Sorry I’ve been so quiet; I’m nearing the end of a 10-day road trip. I’ll post a full report when I get home, but in the meantime, I’m contemplating the strange and graceful way a figure from my childhood keeps sending my thought into familiar places with new eyes.
Last summer, I spent three days watching Ryne Sandberg manage the Iowa Cubs in a series against the OKC RedHawks. I got back to Tulsa to find that most of my friends and colleagues were unfamiliar with my childhood hero.
I thought, This would never happen in Southern Illinois, and three days later, I was sitting in a dugout at Diamond Three in Herrin, reading a W.P. Kinsella novel and watching a thunderstorm roll in while I made my peace with my hometown.
At the Triple-A level, the manager coaches third base. Last summer, my favorite third-base coach waved me home.
This summer, Ryno is managing the Lehigh Valley IronPigs in Allentown, Pa., so Ron and I used that as an excuse to head east on the Lincoln Highway. Along the way, I discovered that it might be possible for me to survive somewhere besides Route 66: I fell in love with the farmland of Iowa; the vibrant energy of Chicago; the charming downtowns of Goshen, Ind., and Van Wert, Ohio; the giant teapot in Chester, W. Va.; the winding mountain roads of rural Pennsylvania; and the ethnic neighborhoods and skinny townhouses with old men killing time on their front stoops in the narrow side streets of Allentown.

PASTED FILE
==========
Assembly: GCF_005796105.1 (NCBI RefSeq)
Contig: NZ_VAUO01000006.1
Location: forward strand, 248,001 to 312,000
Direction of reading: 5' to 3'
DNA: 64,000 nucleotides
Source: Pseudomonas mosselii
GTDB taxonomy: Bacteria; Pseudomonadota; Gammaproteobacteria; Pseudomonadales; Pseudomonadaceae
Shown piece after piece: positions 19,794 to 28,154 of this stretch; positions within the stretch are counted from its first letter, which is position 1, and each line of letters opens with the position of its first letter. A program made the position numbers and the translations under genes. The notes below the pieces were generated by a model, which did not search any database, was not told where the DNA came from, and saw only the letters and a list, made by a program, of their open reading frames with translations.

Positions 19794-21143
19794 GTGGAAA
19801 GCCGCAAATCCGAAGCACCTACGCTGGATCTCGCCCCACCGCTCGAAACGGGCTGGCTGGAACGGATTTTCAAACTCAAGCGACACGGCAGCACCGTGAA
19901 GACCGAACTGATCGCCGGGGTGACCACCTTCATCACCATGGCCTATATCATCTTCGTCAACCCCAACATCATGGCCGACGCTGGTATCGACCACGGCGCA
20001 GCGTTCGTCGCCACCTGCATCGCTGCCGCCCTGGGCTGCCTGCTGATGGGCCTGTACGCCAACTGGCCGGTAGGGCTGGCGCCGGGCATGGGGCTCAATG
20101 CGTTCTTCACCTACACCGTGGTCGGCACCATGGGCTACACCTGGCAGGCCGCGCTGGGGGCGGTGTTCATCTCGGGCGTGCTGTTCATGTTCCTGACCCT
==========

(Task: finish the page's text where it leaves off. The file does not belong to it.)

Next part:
Everywhere we went, I mumbled, “I could teach here,” until this afternoon, it suddenly occurred to me that I don’t want to live in any of the places I’ve visited; I just want to gather up what makes me happy about those places and bring it back to Tulsa, the way I gather up little souvenirs and glue them all over my dashboard. That love-the-one-you’re-with ethos that drove me to paint pictures on cabinet doors and turn my ordinary Honda into a unique artcar suddenly spilled over, and it clicked for me: Tulsa does not understand its own potential. Forget the Glenn Pool. We are sitting on a much larger reserve of a much more powerful resource: our own diversity and creativity.
After tonight’s game, we’re heading back to Tulsa, and I am bringing a boatload of shiny objects to glue on my town’s metaphorical dashboard. From here on in, I am indulging all of my artistic impulses, and I am encouraging others to do the same, even — and maybe especially — if those impulses involve public acts of eccentricity, because it is high time we tapped this giant pool of creativity we’ve been sitting on all these years.
Once again, the third-base coach is waving me home.
Stay tuned. I feel a massive, contagious creative outburst coming on.